One "opportunity" that working in this industry frequently offers is the chance to have your very own hair/skin/nails/other body parts judged by whichever so-called beauty expert happens to be in town presenting to the media. I'm a masochist, so I always go for it and ask them what they think. (Then spend the next few months of my life ruminating over what they said and how to fix it.) Hair is usually the easiest to take—and I think mine must be getting better, because Gisele's colourist Harry Josh told me I was on the right track (although a bit fadey) when I met him a few months ago.
Skin feedback, however, is pretty traumatizing. Which brings me to the topic of the day. Remember when I met Dr. Obagi—of the famous cult favourite Obagi skincare line? Yeah, well, among other things—like how I've got sucky thin skin, thanks—he told me I had rosacea. UM WHAT?!? I've always categorized my skin as sensitive... and yes, it does tend to flush and go red quite easily. But rosacea?
So I'm thinking, if I have it, YOU might have it, too. In fact, some derms say that many—even most—sufferers aren't aware they have the condition. Since it's national rosacea month and all, we should probably talk about this. Could YOUR skin benefit from a more gentle approach?
What the heck is rosacea, anyway?
The technical definition is that it's a disease characterized by flushing. Which kinda throws me off because I always think of my redness as just that—redness—not an actual flush. But I do believe it's one and the same, because for me the red comes on after certain triggers, like a hot shower or spicy food (but more on those in a sec). Along with the visible redness can come other issues, too: dryness, irritation, dilated or broken blood vessels and even acne-like pustules (acne rosacea, which must truly be the worst of both worlds).
The other thing is that while rosacea can affect all skin types, you're more likely to have it if you're a fair-skinned woman, over the age of 25 and of northern European descent, including those with Irish, Scottish or English ancestry. HELLO! I guess that nails it. My name is Michelle and I have rosacea.
Stars! They're just like us
Did you know Cameron (above) has rosacea?
And believe it or, not, Mariah Carey:
There are some weird-ass triggers
Everyone's are different, but yours could be one, a few or all of these:
- Temperature changes (hot OR cold)
- Sun exposure
- Spicy food
- Hot drinks
- Certain foods (some people react to chocolate, which is really sad)
- Alcohol (even sadder)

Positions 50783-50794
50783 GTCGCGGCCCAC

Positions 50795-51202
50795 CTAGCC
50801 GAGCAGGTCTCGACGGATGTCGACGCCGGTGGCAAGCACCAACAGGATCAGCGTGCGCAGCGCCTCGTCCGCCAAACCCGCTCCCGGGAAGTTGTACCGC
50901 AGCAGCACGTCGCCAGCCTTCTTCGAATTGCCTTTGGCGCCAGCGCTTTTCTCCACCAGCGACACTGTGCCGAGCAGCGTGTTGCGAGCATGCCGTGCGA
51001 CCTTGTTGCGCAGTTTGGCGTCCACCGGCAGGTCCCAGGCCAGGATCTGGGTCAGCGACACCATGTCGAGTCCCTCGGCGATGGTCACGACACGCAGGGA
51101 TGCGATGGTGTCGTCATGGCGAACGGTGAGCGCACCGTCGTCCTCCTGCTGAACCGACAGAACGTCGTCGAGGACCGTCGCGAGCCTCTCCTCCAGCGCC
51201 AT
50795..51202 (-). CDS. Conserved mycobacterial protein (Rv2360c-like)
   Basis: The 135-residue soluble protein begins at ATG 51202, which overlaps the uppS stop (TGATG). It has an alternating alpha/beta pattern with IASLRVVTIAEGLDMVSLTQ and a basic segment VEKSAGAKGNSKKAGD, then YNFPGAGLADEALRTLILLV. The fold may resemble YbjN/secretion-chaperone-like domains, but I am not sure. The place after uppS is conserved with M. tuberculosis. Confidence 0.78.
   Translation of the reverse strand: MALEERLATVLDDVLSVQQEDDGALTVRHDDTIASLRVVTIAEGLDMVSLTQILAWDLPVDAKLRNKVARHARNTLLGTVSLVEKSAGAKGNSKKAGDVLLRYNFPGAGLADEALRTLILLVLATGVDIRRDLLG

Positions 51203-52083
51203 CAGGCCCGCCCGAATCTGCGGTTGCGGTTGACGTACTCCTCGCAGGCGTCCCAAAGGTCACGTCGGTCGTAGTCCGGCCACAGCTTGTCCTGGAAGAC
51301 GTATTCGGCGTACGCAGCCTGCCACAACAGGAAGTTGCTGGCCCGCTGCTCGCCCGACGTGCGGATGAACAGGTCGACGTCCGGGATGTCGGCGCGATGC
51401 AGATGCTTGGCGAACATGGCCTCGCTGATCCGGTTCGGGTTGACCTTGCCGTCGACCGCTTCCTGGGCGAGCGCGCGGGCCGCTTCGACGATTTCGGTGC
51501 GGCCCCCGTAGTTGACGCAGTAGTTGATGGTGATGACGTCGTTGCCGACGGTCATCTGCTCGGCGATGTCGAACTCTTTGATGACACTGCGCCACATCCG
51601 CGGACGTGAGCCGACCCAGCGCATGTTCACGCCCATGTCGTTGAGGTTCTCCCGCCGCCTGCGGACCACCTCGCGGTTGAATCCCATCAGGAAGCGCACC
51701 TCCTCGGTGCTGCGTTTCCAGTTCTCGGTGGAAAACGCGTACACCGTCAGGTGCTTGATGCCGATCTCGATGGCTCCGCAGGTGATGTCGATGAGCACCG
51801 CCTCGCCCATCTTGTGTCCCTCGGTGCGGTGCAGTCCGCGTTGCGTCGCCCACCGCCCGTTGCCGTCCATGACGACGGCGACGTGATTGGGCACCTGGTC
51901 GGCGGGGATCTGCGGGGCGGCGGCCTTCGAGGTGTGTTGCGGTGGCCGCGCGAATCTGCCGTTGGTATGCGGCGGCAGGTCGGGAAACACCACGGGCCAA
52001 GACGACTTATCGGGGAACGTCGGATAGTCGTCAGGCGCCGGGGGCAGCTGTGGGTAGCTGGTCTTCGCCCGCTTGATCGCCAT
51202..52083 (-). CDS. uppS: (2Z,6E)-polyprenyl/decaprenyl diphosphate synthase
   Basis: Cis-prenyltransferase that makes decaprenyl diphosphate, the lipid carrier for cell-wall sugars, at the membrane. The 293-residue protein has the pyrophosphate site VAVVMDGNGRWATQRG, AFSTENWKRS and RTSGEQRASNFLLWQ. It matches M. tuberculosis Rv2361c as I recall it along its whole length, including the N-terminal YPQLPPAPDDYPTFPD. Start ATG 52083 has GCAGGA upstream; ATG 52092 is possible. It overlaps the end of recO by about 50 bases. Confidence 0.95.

I was reminded of the last one when I was browsing xojane.com the other day, and saw this pic:
This is one of their writers, Julie, after two glasses of wine. The post was about whether she has an allergy to alcohol. I'm not a doctor, I just play one on the internet—but I do believe this is a case of alcohol-triggered rosacea.
And it's bad news bears, because if this happens to you, there's no magic pill to take; you just have to identify the problem and then avoid, avoid, avoid. That's the very first step in managing rosacea. The second step is what you put on it.
Be nice (to your face)
You can just tell from the lingo that beauty brands use (and beauty editors too) that most of us are in some kind of battle with our complexions. You've got to have your "arsenal" to "fight" [insert beauty problem here] and "stop it in its tracks."
A little intervention is fine... IF YOUR SKIN CAN TAKE IT. And it goes without saying that rosacea sufferers are vulnerable—so depending on how severe your problem is, put the kibosh (or at least cut waaay back) on microderm, peels, exfoliation, benzoyl peroxide, salicylic acid, glycolic acid and retinoids.
The buzzwords you need to get familiar with include gentle, mild, nourishing, hydrating, calming and soothing. Don't those sound nicer anyway? Look for formulas that don't have any fragrances, dyes or preservatives that release formaldehyde, and make sure to use sunscreen to prevent UV-triggered outbreaks. (Finding the right one is a matter of trial and error, although I'd probably start with a mineral one with zinc oxide, which is a natural anti-inflammatory.)
You might want to do this EVEN IF your skin is "sensitive" or "normal"
One of the most mind-blowing interviews in the biz is with Celeste Lutrario, the mastermind formulator behind Burt's Bees products. The last time we spoke, she told me that sensitivity is the precursor to "everything else"—meaning all the wonderful signs of aging—and therefore EVERYONE, not just us wimpy redness-prone skin types, should use products geared toward sensitive skin.
Got that? Your skin might be better off just gently moisturizing and nourishing it... instead of being on constant attack mode with your glycolics and Retin-A and the like. (Celeste is also anti-exfoliation, which I talked about at length in this post last year.)
Convinced you want to be nice for a change? Then...
Here are some fab products to consider
Physicians Formula has skincare now, did you know? And this line is specifically geared toward sensitivity and redness:
The ones I think are especially cool (get it?) are the Skin Calming Spray and the Redness Corrrecting Moisturizer, which has a green tint.
My go-to natural beauty store, Pure + Simple, has a brand new rosacea line, Holistic Vanity Rosacea Care. The camelia oil is the star product:
It helps to calm the skin and lock in hydration.
Dermalogica makes this calming Redness Relief moisturizer with SPF:
Avène has a line called "Antirougeurs" (anti-redness) and this is the most concentrated treatment ("Fort"):
More on the sensitive skin front (not specifically for rosacea) are the new-ish Burt's Bees sensitive skin line:
And Yes to Cucumbers: